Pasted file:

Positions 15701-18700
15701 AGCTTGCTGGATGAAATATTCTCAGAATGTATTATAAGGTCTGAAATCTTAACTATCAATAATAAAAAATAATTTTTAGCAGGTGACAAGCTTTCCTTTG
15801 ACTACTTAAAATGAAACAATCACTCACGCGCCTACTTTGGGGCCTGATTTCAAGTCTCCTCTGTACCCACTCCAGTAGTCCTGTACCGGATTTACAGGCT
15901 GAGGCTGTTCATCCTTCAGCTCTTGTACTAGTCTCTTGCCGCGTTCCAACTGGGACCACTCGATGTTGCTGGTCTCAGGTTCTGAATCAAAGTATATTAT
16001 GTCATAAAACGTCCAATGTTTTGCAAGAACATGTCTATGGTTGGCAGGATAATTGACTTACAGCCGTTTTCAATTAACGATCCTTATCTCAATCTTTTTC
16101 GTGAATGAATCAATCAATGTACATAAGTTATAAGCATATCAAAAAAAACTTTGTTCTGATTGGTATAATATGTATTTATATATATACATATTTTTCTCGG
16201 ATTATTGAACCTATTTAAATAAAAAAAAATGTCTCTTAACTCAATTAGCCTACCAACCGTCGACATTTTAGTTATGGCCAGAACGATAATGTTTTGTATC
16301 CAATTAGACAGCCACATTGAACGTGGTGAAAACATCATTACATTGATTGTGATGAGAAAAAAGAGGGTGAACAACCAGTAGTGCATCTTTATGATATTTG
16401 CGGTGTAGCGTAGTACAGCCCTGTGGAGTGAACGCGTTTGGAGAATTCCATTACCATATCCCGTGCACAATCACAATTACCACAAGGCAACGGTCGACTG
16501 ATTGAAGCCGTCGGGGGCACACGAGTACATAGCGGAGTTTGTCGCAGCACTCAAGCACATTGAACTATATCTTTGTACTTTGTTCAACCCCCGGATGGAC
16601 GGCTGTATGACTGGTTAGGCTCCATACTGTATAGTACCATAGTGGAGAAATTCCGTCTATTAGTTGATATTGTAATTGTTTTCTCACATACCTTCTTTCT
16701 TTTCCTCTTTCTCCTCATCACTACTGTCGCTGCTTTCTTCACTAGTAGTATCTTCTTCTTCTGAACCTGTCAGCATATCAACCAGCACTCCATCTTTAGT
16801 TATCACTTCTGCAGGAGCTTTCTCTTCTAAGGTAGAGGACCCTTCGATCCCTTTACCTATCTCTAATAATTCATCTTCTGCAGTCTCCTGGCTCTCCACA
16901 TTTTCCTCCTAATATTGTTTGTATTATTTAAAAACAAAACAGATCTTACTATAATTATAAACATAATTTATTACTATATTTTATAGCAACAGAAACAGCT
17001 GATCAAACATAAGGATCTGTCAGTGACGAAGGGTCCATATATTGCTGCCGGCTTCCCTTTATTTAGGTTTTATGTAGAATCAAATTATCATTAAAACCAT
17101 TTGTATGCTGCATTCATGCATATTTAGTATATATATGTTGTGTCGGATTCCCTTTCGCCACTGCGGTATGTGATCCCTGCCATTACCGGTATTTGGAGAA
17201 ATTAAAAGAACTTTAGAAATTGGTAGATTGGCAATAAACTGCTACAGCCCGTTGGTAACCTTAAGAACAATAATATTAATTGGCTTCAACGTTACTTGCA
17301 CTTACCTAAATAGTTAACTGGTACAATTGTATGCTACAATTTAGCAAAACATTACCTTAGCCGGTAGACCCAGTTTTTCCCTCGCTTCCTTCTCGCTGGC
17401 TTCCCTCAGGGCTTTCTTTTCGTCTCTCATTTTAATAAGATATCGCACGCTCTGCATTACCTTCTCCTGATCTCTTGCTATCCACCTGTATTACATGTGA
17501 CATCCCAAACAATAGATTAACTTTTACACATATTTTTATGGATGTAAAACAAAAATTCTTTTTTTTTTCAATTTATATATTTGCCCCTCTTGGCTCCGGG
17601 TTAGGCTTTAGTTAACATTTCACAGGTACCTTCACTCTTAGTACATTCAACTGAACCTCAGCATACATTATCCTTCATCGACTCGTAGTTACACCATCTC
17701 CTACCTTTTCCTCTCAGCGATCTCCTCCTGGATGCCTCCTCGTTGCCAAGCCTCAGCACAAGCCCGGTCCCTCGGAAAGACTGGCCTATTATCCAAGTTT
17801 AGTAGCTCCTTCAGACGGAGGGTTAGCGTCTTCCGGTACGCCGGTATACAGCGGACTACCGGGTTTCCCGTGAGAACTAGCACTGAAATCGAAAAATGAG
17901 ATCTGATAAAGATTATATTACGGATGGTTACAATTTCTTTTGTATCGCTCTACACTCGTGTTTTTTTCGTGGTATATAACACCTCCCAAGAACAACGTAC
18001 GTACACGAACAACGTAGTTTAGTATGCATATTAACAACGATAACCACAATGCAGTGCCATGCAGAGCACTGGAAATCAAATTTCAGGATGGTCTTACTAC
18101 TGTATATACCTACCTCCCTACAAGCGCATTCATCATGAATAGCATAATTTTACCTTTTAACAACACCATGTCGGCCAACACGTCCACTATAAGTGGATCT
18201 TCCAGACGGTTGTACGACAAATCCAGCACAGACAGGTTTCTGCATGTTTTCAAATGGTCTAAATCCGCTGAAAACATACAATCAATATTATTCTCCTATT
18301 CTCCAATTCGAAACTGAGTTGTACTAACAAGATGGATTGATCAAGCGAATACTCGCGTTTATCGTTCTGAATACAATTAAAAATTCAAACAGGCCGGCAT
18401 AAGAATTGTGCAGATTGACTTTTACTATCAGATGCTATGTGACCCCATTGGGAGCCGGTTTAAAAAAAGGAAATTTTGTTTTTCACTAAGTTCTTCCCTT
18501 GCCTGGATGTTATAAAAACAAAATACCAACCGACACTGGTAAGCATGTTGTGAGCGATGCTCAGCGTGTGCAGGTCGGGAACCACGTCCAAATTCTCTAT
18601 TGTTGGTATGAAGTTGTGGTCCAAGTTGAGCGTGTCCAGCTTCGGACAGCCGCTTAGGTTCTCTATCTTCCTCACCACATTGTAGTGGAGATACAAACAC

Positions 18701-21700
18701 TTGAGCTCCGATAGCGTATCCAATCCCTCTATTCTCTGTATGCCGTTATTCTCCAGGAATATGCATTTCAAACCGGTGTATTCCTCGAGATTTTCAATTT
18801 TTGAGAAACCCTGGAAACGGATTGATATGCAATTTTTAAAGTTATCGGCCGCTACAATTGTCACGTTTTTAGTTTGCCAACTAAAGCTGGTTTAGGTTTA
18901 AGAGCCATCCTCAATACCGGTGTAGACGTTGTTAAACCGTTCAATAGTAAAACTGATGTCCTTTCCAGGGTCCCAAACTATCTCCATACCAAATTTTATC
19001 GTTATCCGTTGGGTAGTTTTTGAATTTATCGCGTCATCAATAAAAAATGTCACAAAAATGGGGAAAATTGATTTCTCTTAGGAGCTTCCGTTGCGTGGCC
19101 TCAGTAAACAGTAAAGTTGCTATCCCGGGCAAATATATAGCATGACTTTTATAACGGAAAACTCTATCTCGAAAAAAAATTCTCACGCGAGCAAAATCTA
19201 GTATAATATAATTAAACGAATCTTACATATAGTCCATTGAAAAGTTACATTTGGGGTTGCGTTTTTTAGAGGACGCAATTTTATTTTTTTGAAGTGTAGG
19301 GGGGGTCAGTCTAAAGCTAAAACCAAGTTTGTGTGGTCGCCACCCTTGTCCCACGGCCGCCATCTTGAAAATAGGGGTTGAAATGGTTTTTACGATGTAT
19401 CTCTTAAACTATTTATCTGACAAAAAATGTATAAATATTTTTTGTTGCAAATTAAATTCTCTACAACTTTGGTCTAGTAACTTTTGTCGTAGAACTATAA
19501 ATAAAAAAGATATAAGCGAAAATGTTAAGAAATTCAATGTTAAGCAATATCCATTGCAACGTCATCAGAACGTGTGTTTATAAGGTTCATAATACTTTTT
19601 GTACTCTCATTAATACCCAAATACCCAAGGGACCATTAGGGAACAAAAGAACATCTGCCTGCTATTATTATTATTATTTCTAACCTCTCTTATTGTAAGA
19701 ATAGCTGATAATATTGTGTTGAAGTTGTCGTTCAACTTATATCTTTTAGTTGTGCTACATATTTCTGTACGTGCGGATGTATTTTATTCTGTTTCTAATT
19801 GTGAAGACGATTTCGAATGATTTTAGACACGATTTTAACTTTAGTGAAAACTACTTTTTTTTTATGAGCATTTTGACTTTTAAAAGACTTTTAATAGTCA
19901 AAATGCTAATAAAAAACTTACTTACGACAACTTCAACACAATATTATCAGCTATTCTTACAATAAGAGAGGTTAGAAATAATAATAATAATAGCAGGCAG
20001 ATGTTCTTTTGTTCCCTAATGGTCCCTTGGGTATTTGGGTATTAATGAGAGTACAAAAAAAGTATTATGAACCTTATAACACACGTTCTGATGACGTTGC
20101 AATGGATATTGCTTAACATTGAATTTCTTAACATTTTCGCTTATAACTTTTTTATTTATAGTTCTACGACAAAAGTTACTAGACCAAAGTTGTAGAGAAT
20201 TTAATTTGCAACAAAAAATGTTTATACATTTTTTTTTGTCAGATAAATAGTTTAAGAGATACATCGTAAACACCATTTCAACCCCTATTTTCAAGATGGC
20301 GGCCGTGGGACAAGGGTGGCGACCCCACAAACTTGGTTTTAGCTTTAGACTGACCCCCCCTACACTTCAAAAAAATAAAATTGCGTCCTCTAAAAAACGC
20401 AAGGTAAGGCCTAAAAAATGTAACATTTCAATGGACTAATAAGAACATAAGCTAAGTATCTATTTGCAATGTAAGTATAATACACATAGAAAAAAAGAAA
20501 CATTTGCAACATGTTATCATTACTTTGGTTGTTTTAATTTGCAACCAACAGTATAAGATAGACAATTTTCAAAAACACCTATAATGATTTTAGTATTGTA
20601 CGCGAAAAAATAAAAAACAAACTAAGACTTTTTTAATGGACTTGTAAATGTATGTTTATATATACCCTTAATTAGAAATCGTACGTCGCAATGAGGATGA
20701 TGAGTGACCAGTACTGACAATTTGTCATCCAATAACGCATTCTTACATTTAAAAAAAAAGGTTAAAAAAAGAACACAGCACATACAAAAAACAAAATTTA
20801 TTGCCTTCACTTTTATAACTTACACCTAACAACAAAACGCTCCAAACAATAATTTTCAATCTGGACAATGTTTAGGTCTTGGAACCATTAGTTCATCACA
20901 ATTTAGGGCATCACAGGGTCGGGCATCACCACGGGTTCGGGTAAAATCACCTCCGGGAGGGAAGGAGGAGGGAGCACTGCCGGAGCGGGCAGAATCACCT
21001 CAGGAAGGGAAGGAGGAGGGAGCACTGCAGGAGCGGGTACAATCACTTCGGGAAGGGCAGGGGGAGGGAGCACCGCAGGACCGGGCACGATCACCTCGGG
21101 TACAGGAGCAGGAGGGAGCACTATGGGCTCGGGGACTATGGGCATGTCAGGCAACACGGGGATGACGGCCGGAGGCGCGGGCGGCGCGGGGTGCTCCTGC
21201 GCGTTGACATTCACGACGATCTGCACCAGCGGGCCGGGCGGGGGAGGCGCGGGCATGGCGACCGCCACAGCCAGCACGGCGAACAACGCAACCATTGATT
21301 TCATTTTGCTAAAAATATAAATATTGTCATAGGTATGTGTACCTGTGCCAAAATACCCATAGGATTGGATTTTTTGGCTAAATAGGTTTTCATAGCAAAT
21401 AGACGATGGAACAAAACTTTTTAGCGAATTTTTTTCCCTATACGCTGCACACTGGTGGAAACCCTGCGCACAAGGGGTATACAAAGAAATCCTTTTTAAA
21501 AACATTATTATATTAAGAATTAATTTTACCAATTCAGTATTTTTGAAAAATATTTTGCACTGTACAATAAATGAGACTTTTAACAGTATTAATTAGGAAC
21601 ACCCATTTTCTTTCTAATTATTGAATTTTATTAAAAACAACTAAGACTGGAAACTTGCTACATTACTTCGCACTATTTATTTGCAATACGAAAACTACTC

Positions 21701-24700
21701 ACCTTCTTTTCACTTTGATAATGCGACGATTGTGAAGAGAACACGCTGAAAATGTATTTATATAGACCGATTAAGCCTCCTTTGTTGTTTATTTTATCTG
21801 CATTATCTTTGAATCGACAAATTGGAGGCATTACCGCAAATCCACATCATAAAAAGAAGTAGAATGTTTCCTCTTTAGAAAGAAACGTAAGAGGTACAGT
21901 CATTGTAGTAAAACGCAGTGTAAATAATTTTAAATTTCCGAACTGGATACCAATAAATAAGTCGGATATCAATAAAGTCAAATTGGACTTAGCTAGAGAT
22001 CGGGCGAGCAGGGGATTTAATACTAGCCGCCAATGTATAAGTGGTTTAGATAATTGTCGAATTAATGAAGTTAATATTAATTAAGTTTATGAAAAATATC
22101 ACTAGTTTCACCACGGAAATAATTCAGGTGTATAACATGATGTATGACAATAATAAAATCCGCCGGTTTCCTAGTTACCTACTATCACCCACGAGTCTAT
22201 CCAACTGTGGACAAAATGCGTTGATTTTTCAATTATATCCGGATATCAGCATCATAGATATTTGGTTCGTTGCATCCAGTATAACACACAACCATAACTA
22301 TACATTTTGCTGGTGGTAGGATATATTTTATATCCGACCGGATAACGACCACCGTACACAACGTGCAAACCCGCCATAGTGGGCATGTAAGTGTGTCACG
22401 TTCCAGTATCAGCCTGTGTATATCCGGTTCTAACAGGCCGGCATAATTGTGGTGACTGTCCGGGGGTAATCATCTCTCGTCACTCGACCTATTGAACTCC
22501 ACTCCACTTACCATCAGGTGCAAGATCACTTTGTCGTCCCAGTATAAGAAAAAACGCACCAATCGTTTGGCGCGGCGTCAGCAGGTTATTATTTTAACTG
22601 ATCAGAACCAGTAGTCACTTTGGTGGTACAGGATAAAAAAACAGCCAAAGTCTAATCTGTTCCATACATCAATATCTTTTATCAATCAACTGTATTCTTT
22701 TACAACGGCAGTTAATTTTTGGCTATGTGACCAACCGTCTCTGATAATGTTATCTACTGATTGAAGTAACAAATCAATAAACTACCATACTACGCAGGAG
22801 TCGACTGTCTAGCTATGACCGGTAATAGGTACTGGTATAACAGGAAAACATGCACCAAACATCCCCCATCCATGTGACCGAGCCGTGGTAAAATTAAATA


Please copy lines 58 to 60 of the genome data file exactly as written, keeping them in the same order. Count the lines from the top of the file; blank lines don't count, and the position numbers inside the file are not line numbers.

21201 GCGTTGACATTCACGACGATCTGCACCAGCGGGCCGGGCGGGGGAGGCGCGGGCATGGCGACCGCCACAGCCAGCACGGCGAACAACGCAACCATTGATT
21301 TCATTTTGCTAAAAATATAAATATTGTCATAGGTATGTGTACCTGTGCCAAAATACCCATAGGATTGGATTTTTTGGCTAAATAGGTTTTCATAGCAAAT
21401 AGACGATGGAACAAAACTTTTTAGCGAATTTTTTTCCCTATACGCTGCACACTGGTGGAAACCCTGCGCACAAGGGGTATACAAAGAAATCCTTTTTAAA